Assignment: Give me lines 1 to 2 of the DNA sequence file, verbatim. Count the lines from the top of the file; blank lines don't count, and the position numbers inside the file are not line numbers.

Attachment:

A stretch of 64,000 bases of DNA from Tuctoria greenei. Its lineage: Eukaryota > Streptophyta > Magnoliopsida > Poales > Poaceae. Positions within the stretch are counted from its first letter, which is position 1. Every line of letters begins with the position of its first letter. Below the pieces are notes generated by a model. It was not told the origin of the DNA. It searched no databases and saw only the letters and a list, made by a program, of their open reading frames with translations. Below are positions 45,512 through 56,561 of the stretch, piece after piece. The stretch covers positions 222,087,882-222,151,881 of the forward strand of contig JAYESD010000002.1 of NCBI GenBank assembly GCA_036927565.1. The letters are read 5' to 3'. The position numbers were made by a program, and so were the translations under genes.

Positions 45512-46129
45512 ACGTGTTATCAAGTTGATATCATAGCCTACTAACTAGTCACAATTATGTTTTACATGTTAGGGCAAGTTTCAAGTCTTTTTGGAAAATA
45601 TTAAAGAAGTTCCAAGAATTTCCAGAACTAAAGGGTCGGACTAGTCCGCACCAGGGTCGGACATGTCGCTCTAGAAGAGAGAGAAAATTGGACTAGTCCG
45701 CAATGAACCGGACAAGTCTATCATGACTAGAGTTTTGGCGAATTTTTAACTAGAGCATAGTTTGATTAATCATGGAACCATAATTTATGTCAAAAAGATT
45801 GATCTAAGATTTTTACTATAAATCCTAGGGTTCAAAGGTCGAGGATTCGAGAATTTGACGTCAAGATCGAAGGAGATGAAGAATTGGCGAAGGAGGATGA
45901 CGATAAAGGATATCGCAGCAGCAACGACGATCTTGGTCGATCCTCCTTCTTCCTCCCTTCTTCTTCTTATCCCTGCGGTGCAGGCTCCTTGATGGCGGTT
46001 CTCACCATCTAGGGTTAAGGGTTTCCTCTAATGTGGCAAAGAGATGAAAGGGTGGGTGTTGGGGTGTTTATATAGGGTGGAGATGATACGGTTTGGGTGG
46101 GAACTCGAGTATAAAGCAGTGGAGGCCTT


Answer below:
A stretch of 64,000 bases of DNA from Tuctoria greenei. Its lineage: Eukaryota > Streptophyta > Magnoliopsida > Poales > Poaceae. Positions within the stretch are counted from its first letter, which is position 1. Every line of letters begins with the position of its first letter. Below the pieces are notes generated by a model. It was not told the origin of the DNA. It searched no databases and saw only the letters and a list, made by a program, of their open reading frames with translations. Below are positions 45,512 through 56,561 of the stretch, piece after piece. The stretch covers positions 222,087,882-222,151,881 of the forward strand of contig JAYESD010000002.1 of NCBI GenBank assembly GCA_036927565.1. The letters are read 5' to 3'. The position numbers were made by a program, and so were the translations under genes.

Positions 45512-46129